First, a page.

This lens is a bit of magnetic magic. I originally purchased my Tunnelvision lens to use with my LC-A+, but I've ended up testing it with every camera on which it fits.
Technically, it’s just a .5x converter. That means that it will “convert” a cameras lens into one that is half it’s normal focal length. It effectively turns a 50mm lens into a 25mm lens… a 32mm lens into a 16mm lens! It was actually designed to work with digital camcorders which have smaller lens diameters and smaller sensors. The tunnel effect comes from being badly matched with the optics of a 35mm camera, but that’s OK! It gives pictures a bit of charm.
The lens comes with a set of stick on rings that you stick onto the camera. The lens itself attaches to the rings magnetically. It can also be taken apart to be used as a macro lens, but without a single reflex lens system it’s very hard to use. It’s hard to aim and hard to focus. I rarely use the macro capabilities of the lens.
Here’s the ring with the lens in waiting on a Mango camera:
It fits perfectly around the lens and turns the Mango into a wide-angle monster.
Here’s the Mango with the lens on:
Here are some before and after shots showing the same scene without the lens then with the lens:
For this shot I trapped some colored gels between the Tunnelvision lens and the magnetic ring. I did a triple-exposure using three different colored gels:
I participated in the Kickstarter campaign and purchased my very own new Petzval lens. I can't wait to use with with my digital camera to experience its wonderful bokeh effect. I also wanted to try its effects when using a film camera but the lens has an EF mount. I didn't have a Canon camera. See what I did with it after the jump.
I don't know many bands from Russia but one that I've been admiring for years is Motorama from Rostov-on-Don. With catchy tunes and adorable videos, they took my heart by storm and that of fans from all over the world. Because of their Russian origin, Motorama is of course familiar with Lomo products. Reason enough to let them become our latest LomoAmigos! Enjoy the interview with singer Vlad and check out their B&W photos, taken with a La Sardina Splendour.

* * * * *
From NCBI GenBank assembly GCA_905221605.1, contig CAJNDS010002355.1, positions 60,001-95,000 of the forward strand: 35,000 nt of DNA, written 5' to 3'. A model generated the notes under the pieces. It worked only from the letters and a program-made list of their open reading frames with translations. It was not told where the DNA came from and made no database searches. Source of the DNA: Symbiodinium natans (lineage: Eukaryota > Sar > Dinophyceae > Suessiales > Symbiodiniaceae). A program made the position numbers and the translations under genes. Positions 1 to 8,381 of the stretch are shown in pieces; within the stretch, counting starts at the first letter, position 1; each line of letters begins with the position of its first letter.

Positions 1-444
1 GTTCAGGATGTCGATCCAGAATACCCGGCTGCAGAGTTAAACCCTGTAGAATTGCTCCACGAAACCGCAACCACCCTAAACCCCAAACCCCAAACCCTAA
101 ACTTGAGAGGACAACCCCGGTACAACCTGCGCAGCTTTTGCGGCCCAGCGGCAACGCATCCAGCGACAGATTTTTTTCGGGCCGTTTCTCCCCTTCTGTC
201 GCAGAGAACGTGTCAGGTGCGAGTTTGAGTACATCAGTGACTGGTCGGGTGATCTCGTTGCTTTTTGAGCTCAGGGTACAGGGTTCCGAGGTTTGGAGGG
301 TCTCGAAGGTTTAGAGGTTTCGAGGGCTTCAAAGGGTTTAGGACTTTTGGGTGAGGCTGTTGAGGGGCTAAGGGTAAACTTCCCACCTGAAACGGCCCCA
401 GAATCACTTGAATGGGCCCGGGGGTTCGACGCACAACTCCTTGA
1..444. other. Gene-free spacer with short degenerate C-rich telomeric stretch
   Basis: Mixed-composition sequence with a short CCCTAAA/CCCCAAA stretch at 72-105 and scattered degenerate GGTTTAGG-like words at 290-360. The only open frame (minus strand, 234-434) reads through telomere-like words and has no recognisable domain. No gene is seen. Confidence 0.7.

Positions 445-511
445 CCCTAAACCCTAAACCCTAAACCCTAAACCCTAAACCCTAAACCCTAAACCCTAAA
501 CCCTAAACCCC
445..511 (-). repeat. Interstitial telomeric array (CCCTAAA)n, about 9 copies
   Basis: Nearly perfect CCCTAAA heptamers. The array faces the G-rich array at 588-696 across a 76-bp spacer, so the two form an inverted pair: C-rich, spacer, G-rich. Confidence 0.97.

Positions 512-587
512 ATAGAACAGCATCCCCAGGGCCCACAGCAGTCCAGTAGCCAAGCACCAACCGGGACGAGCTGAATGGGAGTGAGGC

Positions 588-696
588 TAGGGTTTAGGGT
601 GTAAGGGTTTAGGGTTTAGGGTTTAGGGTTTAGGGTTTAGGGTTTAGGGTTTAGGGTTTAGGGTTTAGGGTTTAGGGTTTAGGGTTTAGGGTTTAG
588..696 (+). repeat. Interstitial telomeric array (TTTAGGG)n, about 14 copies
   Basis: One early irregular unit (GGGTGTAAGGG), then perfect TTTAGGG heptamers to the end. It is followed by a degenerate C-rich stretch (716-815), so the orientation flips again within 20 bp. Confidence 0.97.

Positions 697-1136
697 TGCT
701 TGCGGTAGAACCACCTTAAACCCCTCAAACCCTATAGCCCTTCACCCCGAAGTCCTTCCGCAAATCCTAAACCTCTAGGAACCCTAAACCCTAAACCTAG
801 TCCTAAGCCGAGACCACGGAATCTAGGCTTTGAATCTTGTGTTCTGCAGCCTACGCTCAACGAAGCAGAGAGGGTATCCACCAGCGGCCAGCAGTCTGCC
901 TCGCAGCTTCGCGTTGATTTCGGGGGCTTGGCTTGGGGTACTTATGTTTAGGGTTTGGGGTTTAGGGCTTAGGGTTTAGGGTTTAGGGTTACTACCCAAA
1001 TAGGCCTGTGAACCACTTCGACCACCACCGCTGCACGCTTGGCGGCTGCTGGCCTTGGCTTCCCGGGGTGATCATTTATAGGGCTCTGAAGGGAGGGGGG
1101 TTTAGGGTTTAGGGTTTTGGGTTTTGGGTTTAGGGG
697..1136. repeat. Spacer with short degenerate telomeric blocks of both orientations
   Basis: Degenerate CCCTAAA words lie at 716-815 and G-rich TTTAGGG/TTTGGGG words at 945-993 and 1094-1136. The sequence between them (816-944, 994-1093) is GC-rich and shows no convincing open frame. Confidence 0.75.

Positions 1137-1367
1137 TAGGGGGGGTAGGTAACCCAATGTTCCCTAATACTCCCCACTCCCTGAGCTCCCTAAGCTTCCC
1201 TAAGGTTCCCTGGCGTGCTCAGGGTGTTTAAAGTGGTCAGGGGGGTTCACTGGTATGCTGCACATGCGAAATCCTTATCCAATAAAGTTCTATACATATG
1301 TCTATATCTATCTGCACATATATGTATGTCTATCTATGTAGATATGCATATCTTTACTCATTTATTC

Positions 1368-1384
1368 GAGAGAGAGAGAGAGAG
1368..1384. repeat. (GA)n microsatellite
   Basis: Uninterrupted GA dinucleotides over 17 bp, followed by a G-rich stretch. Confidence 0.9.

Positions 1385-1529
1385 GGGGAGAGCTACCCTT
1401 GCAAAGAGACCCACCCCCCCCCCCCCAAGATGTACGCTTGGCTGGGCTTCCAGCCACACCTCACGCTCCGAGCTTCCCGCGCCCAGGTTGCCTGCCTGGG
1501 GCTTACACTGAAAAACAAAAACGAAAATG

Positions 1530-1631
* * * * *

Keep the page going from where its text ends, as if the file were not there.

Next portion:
Ever since I got my LC-A+, I've always taken it with me whenever I travel. This little wonder works awesome with any film, in every weather and cultural context. In Sevilla, Spain, it was no different.
Perhaps you’ve already had chance to try light painting, multiple exposures and long exposures with your Lomo’Instant, but what can you experiment with next? Well, that’s exactly the thought I had which led to giving this Tipster a go. I wanted to shoot Lomo’Instant photos which felt a bit “messier” than what I’m usually used to and to use a technique which would open up new possibilities with the kinds of images I could create with my favorite instant camera. Well, here I go!
For the past three months, I've been living alternately between three cities: Bandung, Bogor, and Jakarta. I'm originally from Bandung. I now work in Bogor, sometimes in Jakarta. I could be in Bogor on a Friday, Bandung on a Saturday, and Jakarta on a Monday. Shuttling between these three cities, I don't forget to document what I see and experience with my LC-Wide.
My brother purchased the new Petzal lens by Lomography and Zenit through the Kickstarter campaign. Last spring, I was able to borrow it for a few weeks. Read on to find out my first impressions of this portrait lens!
A few months ago, I thought I had an intolerance against the milk sugar lactose. I got stomach aches every time I ate something with milk in it so I used lactase to prevent it. But when I consulted a doctor to be tested, they said it was something else.
Recently, I used my trusty Fuji Silvi. It may not be my all-time favorite camera, but I just wanted to use it because I kind of missed shooting with it. So I decided to look through my film stash to see what I could use with the Fuji Silvi. After much consideration, I ended up picking the old Agfa CT Precisa ISO 100 to get that classic blue tone. Silvia Precisa!
I bought the LomoKino years ago, and since then I've been having great times with it. I will continue documenting my daily life with the LomoKino, which is Lomography in motion! You can see the movements and facial expressions of people - it’s priceless! Documenting life in moving pictures, the Lomokino can be used as a camera that not only shoots moving pictures but also works like the multi-frame wonder camera, Supersampler!
In April of this year I had the chance to test the Petzval Lens and to write a review on it for the German photography forum Kwerfeldein. The lens excited me from the very beginning, at the time it was introduced on Kickstarter. I was afraid that once I had tested the lens, I would want to have one of my own! Well, that’s what happened; a year later, I finally bought my very own Petzval lens.
Last Sunday, the local rugby team Rugby Como played the first match of the 2014-1025 season. Rugby is my favorite sport to photograph, and for some years I've been documenting almost every home match of this young team. This time I used a 1959 Zorki 5 camera with a vintage 1958 Industar-50 lens loaded with a timeless film, the Ilford HP5+ developed in a century-old developer, the mythical Rodinal. Take a look after the jump!